Whilst U.S regulators are continuing to drag their feet, thinking about how best to deal with cryptocurrency, in just a few months, the Thai authorities have made significant headway in setting up cryptocurrency company licenses for exchanges and even ICOs. This affirmative stance has seen a glut of foreign companies flocking to the region, including Bithumb, South Korea’s largest exchange, who are planning to open in Thailand after receiving regulatory approval, as well as a further commitment from IBM, who plan to deepen their existing partnership with Thai bank Krungsri.
Thailand – Regulatory Cooperation
In the case of Thailand, the burgeoning crypto market is benefiting from a strategy of close cooperation with the authorities. This attitude stems from an approach by government officials to want to engage with the crypto-space. So much so, during blockchain meetups and events in Thailand, it’s common to see senior Thai officials taking part in the proceedings.
Although Thailand has a way to go before it can be considered a crypto powerhouse, the signs for major development are there. During the summer of this year, the government legalized seven cryptocurrencies, those being: Bitcoin, Ethereum, Bitcoin Cash, Ethereum Classic, Litecoin, Ripple, and Stellar, whilst inviting additional projects to file for legal status. At the same time, it opened tender for cryptocurrency exchanges and brokers to apply for operating licenses.
Thailand – Stepping Up
Not only have the Thai authorities become open to private cryptocurrency companies, but the Bank of Thailand have announced their own plans for a central bank digital currency (CBDC).
The plans detail cooperation between eight participating banks to build out the infrastructure. The first phase will involve the development and testing of key payment features, including a liquidity-saving mechanism, as well as risk management protocols. This phase is scheduled for completion by early 2019.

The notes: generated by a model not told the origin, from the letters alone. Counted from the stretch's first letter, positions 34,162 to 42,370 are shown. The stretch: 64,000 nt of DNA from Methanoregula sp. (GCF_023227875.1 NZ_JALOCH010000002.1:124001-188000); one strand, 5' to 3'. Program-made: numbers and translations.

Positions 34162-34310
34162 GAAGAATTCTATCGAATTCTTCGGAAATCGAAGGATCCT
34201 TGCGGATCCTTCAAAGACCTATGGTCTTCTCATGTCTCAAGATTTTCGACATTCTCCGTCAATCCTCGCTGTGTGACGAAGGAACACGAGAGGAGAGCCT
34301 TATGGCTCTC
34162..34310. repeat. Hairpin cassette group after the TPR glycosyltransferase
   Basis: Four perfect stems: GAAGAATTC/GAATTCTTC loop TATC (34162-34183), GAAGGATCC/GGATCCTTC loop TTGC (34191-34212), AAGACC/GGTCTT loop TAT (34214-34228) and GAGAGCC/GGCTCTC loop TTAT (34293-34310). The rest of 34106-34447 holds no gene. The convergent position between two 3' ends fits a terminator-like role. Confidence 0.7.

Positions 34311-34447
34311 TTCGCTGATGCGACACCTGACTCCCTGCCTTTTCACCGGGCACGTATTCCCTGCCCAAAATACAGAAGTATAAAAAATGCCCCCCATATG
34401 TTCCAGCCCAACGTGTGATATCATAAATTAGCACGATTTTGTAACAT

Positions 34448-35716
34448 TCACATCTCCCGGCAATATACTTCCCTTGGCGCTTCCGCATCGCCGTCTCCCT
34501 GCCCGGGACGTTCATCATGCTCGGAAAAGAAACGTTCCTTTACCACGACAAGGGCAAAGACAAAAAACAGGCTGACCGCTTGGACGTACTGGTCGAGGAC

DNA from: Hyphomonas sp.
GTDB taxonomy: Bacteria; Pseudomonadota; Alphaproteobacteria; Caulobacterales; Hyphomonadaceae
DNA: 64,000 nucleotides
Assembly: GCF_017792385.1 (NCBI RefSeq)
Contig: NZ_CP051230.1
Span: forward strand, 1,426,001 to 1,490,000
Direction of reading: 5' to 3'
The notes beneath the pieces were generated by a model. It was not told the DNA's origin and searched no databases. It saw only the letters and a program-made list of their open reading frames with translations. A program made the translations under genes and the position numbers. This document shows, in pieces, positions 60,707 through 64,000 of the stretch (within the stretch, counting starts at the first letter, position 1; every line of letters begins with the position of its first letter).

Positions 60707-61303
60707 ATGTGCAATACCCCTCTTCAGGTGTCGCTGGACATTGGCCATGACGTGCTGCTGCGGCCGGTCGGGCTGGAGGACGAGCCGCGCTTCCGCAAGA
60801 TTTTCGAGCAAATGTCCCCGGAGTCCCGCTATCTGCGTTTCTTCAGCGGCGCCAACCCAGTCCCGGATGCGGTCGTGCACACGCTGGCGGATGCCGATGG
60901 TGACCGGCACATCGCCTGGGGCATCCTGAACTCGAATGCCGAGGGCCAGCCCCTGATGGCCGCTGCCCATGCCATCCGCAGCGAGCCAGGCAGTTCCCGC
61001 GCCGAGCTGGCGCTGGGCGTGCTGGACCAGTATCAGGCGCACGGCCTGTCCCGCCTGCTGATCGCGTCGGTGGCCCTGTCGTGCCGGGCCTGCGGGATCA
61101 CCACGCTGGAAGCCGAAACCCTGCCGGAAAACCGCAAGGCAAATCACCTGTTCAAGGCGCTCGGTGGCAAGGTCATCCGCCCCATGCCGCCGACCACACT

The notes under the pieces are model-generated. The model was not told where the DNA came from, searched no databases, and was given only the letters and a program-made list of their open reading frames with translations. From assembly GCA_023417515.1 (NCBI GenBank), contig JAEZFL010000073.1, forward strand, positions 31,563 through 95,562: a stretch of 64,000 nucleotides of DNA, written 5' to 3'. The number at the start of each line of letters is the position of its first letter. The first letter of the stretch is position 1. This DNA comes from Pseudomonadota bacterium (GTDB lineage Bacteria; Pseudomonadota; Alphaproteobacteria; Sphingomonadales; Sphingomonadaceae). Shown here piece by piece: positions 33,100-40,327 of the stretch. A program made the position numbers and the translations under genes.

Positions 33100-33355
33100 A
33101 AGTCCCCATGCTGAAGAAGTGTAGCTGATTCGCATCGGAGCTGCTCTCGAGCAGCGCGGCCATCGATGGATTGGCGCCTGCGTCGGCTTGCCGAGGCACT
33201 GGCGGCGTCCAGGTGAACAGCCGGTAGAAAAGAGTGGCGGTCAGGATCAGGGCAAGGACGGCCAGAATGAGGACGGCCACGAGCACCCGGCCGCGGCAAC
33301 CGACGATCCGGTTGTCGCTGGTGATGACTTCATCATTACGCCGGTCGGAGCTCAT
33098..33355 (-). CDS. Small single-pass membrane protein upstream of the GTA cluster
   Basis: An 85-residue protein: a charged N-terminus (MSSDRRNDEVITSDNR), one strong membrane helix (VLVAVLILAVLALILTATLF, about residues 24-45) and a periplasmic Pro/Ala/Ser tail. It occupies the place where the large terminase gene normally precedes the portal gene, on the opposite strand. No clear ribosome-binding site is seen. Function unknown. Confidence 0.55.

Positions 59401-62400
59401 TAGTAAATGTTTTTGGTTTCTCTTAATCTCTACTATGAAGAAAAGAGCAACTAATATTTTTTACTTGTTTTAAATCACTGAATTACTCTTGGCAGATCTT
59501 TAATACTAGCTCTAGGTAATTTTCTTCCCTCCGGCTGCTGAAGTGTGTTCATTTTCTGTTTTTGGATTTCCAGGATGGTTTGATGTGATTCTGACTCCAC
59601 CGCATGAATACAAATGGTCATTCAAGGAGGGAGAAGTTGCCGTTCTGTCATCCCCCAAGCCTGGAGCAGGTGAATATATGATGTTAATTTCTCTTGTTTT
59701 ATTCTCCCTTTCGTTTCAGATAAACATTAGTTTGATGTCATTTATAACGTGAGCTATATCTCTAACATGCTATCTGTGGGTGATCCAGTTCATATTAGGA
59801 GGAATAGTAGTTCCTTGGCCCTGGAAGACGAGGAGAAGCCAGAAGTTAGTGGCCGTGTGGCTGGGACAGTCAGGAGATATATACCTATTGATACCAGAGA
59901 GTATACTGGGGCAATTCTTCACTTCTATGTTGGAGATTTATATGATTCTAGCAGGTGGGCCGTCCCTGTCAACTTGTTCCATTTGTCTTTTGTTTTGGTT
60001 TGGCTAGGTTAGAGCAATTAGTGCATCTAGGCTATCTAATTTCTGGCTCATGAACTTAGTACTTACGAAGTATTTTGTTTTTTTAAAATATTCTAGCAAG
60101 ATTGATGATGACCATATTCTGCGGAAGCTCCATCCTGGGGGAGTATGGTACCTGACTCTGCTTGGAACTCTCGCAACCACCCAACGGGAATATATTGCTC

The move for Thailand to implement a CBDC was unexpected. Although the concept itself isn’t new, few could have predicted that a relatively undeveloped market, such as Thailand, would make such a progressive move.
In fact, in recognition of the inherently crisis-prone banking system, the world’s central banks have already begun debating whether CBDCs should be implemented worldwide. But what might this mean for cryptocurrencies in general?
Thailand – The Beginning of the End?
The use of cash has steadily declined in favor of digital payment systems such as PayPal, Venmo, WeChat Pay and Alipay. Most of these organizations are still connected with traditional banking, and none depend on blockchain technologies. With that in mind, CBDCs are also unlikely to be connected with existing, and some say over-hyped, blockchain projects.
As things stand, the central banking system relies on commercial banks being an intermediary. A CBDC would allow individuals and companies access to the central bank directly, foregoing the need for bank accounts, digital payment services, and doing away with the need for cash. And under a centralized permissioned private non-distributed ledger system that allows for payments and transactions to be conducted effortlessly and safely, the possibility of cryptocurrencies being irrelevant is a real concern.
Thailand – Resources
Although relatively early on in their blockchain journey, Thailand is proving that co-dependency with local government is beneficial to the process. This is paving the way for an emerging blockchain community. Thai readers can learn more about what’s happening here:
Thai Crypto Club – dedicated to local news and proliferation of blockchain knowledge.
Crypto Thailand – forum on general discussion, mining, trading, and technical development.
As a whole, the Asia crypto scene represents a diverse market at different stages of development. As the blockchain space develops, regulators across the board are implementing increasingly rigorous requirements in an attempt to legitimize the industry.
In terms of development, it’s clear that blockchain technology embodies the new wave of industrial development, to which all forward-thinking nations are keen to be a part of. Whilst this article covered only a small selection of possibilities, the truth is, blockchain technology is relevant to all aspects of modern society.
How things will pan out is not known, but the crypto space is certainly stimulating debate as to what is best from a commercial and humanitarian standpoint. The power to change the world has never been as forthcoming, whether this plays out as real change is yet to be determined.